page loader

MELISSA (LEMON BALM) OIL


MELISSA (LEMON BALM) OIL

Melissa officinalis

REFERENCES

CAS Number: 8014-71-9 ; 84082-61-1

FEMA Number: 2113

EINECS Number: 282-007-0

Paras Code: PEO1109

PART USED Leaves and Tops

COMMON NAMES Lemon Balm, Common Balm, Balm Mint

EXTRACTION METHOD Steam Distillation

ORIGIN Bulgaria

NOTE CLASSIFICATION Middle to Top Note

INTRODUCTION

Lemon Balm is attractive herb with yellow or variegated leaves smelling strongly of lemons. It is a great addition to any garden since it maintains a strong attraction for bees. Indeed, it used to be said that a swarm of bees would never desert a hive if a lemon balm plant was close by. A tisane made from the leaves, known as Melissa tea is said to relieve tiredness, sooth headaches and have a calming effect on the nerves. In this capacity, it was a popular drink with Victorian ladies.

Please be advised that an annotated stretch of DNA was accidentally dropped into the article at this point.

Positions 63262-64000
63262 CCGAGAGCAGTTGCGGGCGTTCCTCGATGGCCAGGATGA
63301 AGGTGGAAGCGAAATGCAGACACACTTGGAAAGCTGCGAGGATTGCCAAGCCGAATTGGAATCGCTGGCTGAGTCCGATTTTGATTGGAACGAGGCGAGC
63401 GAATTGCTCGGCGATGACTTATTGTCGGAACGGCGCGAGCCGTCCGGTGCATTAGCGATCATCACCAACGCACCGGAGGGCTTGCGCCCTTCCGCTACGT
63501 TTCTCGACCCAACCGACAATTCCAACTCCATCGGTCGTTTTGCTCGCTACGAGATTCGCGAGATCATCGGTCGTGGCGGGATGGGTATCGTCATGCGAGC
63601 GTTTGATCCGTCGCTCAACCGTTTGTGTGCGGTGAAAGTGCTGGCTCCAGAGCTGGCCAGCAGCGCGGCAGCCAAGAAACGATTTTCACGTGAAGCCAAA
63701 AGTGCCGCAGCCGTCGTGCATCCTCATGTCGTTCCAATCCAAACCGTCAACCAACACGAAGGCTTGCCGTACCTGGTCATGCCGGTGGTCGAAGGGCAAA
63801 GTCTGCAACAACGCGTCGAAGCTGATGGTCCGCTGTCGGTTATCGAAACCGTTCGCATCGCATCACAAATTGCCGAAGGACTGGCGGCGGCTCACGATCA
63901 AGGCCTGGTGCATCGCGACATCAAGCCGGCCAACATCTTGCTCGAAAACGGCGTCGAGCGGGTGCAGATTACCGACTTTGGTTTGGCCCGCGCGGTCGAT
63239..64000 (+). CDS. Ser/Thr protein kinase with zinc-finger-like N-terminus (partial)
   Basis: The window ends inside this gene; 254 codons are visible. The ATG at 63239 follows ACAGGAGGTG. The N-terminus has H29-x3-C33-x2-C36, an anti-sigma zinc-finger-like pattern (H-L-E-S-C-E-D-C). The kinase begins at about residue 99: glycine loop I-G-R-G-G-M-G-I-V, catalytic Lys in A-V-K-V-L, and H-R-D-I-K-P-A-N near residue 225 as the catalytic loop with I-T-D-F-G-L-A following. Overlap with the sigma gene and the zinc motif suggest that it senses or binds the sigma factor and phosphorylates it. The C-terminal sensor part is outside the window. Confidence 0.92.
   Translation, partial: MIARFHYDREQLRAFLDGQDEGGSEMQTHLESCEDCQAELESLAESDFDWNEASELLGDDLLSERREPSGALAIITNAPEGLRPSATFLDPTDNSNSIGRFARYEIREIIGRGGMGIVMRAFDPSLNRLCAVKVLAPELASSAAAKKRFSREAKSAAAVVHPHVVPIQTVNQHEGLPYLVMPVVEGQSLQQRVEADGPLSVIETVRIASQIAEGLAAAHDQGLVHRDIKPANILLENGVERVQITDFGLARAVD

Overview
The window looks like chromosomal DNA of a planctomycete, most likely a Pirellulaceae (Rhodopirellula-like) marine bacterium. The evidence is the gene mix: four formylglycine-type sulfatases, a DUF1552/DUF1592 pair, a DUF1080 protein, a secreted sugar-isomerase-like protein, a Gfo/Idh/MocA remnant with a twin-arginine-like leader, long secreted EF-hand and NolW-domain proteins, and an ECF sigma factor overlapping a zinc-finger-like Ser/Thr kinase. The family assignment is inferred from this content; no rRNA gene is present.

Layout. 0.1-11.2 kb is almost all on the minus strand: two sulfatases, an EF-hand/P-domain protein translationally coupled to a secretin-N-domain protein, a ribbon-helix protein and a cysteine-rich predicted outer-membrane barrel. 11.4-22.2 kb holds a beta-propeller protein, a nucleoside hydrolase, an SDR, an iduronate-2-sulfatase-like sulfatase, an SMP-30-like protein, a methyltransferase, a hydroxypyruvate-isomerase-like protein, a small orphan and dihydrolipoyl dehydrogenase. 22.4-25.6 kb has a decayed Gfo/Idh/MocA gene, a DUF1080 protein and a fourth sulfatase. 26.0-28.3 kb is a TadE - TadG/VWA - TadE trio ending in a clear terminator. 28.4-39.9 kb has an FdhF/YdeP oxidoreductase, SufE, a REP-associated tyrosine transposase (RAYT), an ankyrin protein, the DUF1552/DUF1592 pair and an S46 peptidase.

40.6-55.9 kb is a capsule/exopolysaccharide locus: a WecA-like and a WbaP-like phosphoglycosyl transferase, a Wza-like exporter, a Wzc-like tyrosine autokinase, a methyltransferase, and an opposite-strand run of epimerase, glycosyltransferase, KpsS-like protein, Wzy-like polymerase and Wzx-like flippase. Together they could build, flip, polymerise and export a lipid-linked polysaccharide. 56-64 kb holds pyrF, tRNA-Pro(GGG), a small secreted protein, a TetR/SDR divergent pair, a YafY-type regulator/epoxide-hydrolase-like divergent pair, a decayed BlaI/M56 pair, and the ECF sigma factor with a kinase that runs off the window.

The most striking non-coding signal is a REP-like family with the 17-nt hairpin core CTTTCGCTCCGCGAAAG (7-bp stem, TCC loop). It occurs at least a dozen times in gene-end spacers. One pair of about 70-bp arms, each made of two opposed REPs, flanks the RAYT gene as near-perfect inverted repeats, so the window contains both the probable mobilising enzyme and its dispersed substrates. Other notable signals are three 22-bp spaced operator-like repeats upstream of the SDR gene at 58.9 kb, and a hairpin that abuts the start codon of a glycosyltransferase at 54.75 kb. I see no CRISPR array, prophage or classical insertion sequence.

Lemon balm is native to southern Europe and has been cultivated for over 2000 years. The Romans brought it to Britain, where it was widely grow in the middle ages, during which time Melissa honey was popular as a sugar substitute.

The plant is vigorous grower that will readily spread through the border. It reaches a height of 90 cm with a spread of 60 cm. The oval almost heart-shaped, leaves have slightly serrated edges and a pronounced network of veins; they can be up to 6 cm long and 4 cm across. The flowers which blossom from mid to late summer are small, white and insignificant.

ODOUR PROFILE

Sweet, fresh, citrus-like smell.

PHYSICAL APPEARANCE

Pale yellow to golden colored liquid.

Documents

Technical Data Sheet (TDS)

Certificate of Analysis (COA)

: EU Allergens Declaration